So we have a great High Priest, whose status as the Son of God – whose very divinity, in other words – has enabled him to go through the heavens into the presence of God. But because he is able to sympathise with our weaknesses, and has been tempted as we are – that is, he shares our human nature – he is able to do this precisely as our representative. So through his incarnation and his life-giving death, Christ our great High Priest enables us to approach the throne of grace with confidence – confidence in our own holiness, not earned but given through Christ’s call and our own ordination into the priesthood which is the people of God!
Give thanks to the High Priest who not only approaches God on our behalf, but invites us to go with him into that glorious, holy presence!
The holiness which is given to us is indeed a gift of grace, which we could not and have not earned. But that doesn’t excuse us from trying, and from seeking constantly to grow in faith and holiness. Pray for God’s strength in this, and consider how, with God’s help, you might grow a little this month in purity of worship, remembering that the whole of your life is worship offered to God.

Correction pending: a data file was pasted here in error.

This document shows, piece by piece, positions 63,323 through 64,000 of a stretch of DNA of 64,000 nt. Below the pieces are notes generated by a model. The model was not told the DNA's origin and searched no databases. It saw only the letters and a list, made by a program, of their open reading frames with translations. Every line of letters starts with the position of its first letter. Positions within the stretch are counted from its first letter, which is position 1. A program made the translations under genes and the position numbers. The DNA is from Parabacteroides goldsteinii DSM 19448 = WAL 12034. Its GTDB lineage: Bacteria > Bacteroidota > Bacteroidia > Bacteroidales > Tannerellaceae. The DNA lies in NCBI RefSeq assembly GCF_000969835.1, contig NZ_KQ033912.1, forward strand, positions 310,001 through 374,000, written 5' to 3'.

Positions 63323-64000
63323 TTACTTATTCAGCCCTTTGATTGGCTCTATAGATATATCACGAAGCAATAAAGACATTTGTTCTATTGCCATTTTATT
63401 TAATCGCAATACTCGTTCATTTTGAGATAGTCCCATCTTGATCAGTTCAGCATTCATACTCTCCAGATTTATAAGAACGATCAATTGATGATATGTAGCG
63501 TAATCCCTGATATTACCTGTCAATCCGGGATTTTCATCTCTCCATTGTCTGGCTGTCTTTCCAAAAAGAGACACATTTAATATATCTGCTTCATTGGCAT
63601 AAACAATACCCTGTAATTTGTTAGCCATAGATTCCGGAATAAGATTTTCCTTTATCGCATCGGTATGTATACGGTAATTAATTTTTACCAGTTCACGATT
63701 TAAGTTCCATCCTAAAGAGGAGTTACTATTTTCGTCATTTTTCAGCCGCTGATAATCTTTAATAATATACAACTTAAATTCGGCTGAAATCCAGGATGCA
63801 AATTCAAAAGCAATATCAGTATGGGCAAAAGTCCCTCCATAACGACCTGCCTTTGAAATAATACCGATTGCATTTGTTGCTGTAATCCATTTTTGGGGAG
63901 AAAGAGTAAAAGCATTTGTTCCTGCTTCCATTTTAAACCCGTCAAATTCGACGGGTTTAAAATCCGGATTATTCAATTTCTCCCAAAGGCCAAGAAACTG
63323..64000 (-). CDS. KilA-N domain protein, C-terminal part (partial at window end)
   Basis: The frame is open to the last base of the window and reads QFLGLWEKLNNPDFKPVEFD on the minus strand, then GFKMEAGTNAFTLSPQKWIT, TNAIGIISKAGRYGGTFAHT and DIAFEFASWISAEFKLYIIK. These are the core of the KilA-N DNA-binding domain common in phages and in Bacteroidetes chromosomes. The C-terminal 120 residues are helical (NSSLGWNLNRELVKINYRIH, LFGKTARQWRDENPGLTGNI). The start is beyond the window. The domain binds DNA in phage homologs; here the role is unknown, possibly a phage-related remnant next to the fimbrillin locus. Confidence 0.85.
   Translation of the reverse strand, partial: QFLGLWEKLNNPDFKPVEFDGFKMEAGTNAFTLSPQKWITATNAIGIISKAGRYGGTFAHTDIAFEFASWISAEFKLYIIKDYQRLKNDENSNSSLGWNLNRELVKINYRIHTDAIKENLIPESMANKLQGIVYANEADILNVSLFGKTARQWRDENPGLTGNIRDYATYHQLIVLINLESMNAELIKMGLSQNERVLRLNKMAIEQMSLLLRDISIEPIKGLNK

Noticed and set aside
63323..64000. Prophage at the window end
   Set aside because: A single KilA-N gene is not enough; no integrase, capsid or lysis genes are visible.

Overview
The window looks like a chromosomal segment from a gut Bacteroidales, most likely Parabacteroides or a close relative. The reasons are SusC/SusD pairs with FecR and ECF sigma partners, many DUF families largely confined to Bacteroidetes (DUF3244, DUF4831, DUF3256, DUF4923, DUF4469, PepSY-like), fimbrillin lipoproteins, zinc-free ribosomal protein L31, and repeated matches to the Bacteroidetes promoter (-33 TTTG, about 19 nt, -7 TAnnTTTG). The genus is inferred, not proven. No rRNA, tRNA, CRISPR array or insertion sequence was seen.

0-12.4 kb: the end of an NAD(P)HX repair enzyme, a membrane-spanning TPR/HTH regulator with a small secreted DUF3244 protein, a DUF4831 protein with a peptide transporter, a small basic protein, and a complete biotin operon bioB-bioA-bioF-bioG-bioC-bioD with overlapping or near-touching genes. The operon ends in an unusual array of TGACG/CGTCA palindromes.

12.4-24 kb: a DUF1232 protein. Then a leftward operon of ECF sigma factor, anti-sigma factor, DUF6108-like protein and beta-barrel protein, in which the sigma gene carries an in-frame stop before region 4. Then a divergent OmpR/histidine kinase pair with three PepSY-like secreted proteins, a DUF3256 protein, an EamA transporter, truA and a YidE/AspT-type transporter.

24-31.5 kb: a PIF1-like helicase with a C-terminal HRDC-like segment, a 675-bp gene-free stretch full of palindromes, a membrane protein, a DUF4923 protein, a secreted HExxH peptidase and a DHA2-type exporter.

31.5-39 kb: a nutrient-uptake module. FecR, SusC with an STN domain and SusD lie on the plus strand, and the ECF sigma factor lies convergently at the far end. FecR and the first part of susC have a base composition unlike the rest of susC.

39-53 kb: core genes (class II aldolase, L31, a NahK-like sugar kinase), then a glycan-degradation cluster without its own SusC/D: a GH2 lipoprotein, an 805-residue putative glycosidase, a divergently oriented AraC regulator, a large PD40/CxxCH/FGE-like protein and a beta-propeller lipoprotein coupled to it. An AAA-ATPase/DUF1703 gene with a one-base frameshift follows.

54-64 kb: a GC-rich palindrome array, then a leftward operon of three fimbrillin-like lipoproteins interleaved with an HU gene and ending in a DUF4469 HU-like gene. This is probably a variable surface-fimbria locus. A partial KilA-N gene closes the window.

Priests followed a discipline of divinely appointed sacrifice, in response to God’s command. Browse the Bible, pray, listen to the word of God through other people, and consider what priestly task God is appointing you to carry out. You could try Micah 6:8 and Hosea 6:6 as a starting point. Make it a part of your daily prayer, constantly to ask, “What does God require of me?”
Catrin Harland is a minister in the Dorking and Horsham Circuit
METConnexion, Winter 2008, p.19.